Osteomyelitis is Commonly Associated With Septic Arthritis of the Shoulder in Children

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Abstract

Purpose:

To describe the clinical presentation, management, and outcomes of surgically treated septic arthritis of the shoulder in a pediatric population.

Methods:

A retrospective chart review over 5 years of children with operatively managed septic arthritis of the shoulder was completed. Demographics, clinical presentation, symptoms duration, antibiotic regimen and duration, number of surgical procedures, and evaluation of laboratory value improvements were collected. Pretreatment and final radiographs were assessed. Causative organisms were reviewed. Patients were stratified in age groups to determine clinical variability based upon patient age.

Results:

A total of 22 children, ages 15 days to 14 years (average 37.3 mo), were treated for septic arthritis of the shoulder from 2006 to 2010 at a single pediatric institution. All patients were managed with open anterior arthrotomy at an average of 1.95 days after initial orthopaedic consultation (range, 0 to 15 d). Multiple presenting signs were noted; the most common was decreased use (59%). Average admission laboratory values include C-reactive protein 10.6 (range, 0.3 to 41.6), erythrocyte sedimentation rate 62.8 (range, 11 to 107), and white blood cell count 14.9 (range, 5.9 to 31.7). Initial radiographs were read as normal in 12 patients, concern for osteomyelitis in 5, cortical irregularity in 4, effusion in 3, and neoplasm in a single child. Nineteen patients had a preoperative magnetic resonance imaging and 15 demonstrated an effusion, 15 had evidence of humeral osteomyelitis, 5 had a subperisoteal abscess, and 4 had soft tissue abscesses. Eight patients remained culture negative. The most commonly identified organism was methcillin-resistant Staphylococcus aureus (MRSA) (22.7%). The patients under 12 months of age revealed more diverse organisms at culture and were less likely to have MRSA. All patients averaged 1.55 (range, 1 to 5) surgical procedures and had an average hospital stay of 13.5 days. Intravenous antibiotics averaged 16.3 days followed by an average of 34 days of oral treatment. MRSA patients were significantly more likely to require multiple operations to eradicate the infection (P<0.02) and had a longer duration of intravenous antibiotic use (P<0.003). MRSA patients were more likely to have abnormal radiographs at final follow-up (P<0.03).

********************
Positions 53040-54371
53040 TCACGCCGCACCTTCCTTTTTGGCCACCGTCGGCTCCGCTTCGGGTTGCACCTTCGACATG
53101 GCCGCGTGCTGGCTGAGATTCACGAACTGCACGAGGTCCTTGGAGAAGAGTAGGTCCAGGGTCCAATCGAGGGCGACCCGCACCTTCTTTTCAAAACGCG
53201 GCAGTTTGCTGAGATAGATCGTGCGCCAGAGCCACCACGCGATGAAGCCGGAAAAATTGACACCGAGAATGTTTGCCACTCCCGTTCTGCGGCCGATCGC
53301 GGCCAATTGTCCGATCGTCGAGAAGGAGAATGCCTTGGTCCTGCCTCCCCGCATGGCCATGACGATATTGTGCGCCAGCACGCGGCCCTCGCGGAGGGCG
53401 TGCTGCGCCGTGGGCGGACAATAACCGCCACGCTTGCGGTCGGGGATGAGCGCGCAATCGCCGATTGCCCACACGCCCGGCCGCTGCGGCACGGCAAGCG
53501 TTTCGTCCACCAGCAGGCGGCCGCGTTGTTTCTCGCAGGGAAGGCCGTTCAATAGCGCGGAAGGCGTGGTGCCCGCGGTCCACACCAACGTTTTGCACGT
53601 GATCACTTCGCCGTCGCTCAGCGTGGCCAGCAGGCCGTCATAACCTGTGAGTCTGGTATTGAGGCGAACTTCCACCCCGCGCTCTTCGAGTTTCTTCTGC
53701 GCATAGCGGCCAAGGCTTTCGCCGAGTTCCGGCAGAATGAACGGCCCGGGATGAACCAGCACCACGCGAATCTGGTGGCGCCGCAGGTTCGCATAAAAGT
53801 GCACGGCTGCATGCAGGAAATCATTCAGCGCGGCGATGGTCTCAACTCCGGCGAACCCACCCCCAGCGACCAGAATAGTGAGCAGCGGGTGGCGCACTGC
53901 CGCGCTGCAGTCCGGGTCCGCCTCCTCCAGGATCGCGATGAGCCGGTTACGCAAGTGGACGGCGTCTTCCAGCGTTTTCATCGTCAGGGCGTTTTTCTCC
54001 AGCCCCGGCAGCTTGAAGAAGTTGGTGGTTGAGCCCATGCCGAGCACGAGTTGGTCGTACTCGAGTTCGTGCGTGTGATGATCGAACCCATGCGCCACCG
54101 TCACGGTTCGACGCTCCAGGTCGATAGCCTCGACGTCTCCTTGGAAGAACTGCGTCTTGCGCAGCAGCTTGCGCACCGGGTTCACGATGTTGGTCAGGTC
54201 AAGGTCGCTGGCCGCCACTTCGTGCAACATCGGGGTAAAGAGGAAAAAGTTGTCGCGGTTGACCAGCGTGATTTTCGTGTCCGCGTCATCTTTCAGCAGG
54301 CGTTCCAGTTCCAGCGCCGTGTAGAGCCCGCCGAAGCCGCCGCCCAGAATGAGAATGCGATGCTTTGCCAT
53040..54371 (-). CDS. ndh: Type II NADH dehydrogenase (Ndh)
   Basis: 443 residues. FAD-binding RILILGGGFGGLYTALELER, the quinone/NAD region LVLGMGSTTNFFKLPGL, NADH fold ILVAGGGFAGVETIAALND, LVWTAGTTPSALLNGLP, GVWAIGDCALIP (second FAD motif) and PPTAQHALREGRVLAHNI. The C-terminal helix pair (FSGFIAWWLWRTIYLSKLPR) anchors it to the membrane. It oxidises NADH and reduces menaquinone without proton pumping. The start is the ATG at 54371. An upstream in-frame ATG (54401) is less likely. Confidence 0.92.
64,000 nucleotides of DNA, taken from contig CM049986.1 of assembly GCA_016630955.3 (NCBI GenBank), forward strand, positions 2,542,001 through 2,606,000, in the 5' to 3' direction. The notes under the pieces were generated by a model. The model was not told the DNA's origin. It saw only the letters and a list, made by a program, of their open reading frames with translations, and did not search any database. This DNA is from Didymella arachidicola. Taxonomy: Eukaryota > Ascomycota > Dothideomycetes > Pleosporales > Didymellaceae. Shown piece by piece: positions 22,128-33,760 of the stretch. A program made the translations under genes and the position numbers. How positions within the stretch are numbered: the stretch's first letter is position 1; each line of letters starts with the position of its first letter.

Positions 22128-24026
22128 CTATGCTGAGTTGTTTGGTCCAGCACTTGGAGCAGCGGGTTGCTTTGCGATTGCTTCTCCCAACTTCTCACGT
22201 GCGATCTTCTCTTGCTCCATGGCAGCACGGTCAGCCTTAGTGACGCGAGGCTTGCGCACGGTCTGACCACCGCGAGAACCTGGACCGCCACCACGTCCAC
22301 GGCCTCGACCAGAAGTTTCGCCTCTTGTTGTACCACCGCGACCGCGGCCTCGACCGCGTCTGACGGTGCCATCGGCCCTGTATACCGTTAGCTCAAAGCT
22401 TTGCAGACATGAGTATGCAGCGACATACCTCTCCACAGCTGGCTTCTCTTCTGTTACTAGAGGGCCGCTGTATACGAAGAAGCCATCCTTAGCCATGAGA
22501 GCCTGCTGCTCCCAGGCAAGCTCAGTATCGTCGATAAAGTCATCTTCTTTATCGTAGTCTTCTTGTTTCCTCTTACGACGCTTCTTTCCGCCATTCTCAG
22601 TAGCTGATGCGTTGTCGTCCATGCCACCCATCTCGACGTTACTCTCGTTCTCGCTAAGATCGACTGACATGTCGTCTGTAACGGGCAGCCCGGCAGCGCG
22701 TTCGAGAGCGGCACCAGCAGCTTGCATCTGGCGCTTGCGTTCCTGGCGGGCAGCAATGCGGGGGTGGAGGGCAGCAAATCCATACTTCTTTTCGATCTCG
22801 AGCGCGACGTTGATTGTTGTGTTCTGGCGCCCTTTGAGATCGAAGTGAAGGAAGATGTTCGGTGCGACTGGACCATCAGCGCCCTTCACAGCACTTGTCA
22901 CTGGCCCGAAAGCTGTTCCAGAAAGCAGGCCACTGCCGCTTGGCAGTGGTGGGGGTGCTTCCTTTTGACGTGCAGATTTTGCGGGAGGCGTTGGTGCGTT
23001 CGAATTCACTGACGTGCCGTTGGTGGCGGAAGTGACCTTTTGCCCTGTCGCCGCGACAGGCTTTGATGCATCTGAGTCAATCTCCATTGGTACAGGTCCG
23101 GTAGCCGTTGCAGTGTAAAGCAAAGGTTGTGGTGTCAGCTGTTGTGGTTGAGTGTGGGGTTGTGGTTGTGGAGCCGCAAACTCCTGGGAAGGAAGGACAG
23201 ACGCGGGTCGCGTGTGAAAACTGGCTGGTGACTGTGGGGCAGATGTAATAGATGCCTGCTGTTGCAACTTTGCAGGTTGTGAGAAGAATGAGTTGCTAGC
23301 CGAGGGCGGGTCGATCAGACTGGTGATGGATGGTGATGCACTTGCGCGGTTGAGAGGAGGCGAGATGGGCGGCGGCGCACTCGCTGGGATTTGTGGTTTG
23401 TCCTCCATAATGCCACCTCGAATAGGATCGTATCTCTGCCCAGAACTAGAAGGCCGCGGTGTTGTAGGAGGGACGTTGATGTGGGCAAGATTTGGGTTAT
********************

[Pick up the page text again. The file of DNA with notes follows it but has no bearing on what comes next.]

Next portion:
Conclusions:

Septic arthritis of the shoulder in children is commonly associated with adjacent osteomyelitis. Pediatric septic arthritis of the shoulder due to MRSA bacteria can have a more virulent course than other bacterial causes, but is a less commonly identified organism in the youngest patients.

Significance:

To our knowledge, this is one of the largest series published concerning the treatment, course, and outcomes of pediatric septic arthritis of the shoulder.

Level of Evidence:

Level III—therapeutic.

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